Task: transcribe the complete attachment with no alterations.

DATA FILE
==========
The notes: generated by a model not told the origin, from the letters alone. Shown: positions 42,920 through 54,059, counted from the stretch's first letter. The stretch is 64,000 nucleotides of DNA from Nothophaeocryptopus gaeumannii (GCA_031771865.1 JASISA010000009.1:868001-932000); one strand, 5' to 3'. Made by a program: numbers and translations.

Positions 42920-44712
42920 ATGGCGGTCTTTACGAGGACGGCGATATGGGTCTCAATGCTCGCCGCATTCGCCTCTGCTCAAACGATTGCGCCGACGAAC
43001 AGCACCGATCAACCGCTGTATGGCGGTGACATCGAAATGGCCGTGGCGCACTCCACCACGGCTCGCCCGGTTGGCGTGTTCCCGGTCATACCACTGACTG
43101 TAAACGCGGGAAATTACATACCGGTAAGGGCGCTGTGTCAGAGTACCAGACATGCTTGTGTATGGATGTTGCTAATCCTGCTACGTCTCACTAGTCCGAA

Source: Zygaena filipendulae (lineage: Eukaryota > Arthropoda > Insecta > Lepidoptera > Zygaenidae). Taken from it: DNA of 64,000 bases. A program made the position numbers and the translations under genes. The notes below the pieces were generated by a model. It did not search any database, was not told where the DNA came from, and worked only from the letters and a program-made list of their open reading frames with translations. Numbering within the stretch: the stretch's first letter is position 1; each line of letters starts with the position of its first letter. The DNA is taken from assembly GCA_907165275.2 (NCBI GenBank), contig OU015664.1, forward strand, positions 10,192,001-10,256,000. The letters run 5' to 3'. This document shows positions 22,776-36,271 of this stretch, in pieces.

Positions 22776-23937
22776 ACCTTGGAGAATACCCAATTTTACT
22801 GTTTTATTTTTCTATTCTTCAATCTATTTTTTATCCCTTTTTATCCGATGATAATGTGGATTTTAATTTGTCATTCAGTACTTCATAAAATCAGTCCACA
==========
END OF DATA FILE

The notes: generated by a model not told the origin, from the letters alone. Shown: positions 42,920 through 54,059, counted from the stretch's first letter. The stretch is 64,000 nucleotides of DNA from Nothophaeocryptopus gaeumannii (GCA_031771865.1 JASISA010000009.1:868001-932000); one strand, 5' to 3'. Made by a program: numbers and translations.

Positions 42920-44712
42920 ATGGCGGTCTTTACGAGGACGGCGATATGGGTCTCAATGCTCGCCGCATTCGCCTCTGCTCAAACGATTGCGCCGACGAAC
43001 AGCACCGATCAACCGCTGTATGGCGGTGACATCGAAATGGCCGTGGCGCACTCCACCACGGCTCGCCCGGTTGGCGTGTTCCCGGTCATACCACTGACTG
43101 TAAACGCGGGAAATTACATACCGGTAAGGGCGCTGTGTCAGAGTACCAGACATGCTTGTGTATGGATGTTGCTAATCCTGCTACGTCTCACTAGTCCGAA

Source: Zygaena filipendulae (lineage: Eukaryota > Arthropoda > Insecta > Lepidoptera > Zygaenidae). Taken from it: DNA of 64,000 bases. A program made the position numbers and the translations under genes. The notes below the pieces were generated by a model. It did not search any database, was not told where the DNA came from, and worked only from the letters and a program-made list of their open reading frames with translations. Numbering within the stretch: the stretch's first letter is position 1; each line of letters starts with the position of its first letter. The DNA is taken from assembly GCA_907165275.2 (NCBI GenBank), contig OU015664.1, forward strand, positions 10,192,001-10,256,000. The letters run 5' to 3'. This document shows positions 22,776-36,271 of this stretch, in pieces.

Positions 22776-23937
22776 ACCTTGGAGAATACCCAATTTTACT
22801 GTTTTATTTTTCTATTCTTCAATCTATTTTTTATCCCTTTTTATCCGATGATAATGTGGATTTTAATTTGTCATTCAGTACTTCATAAAATCAGTCCACA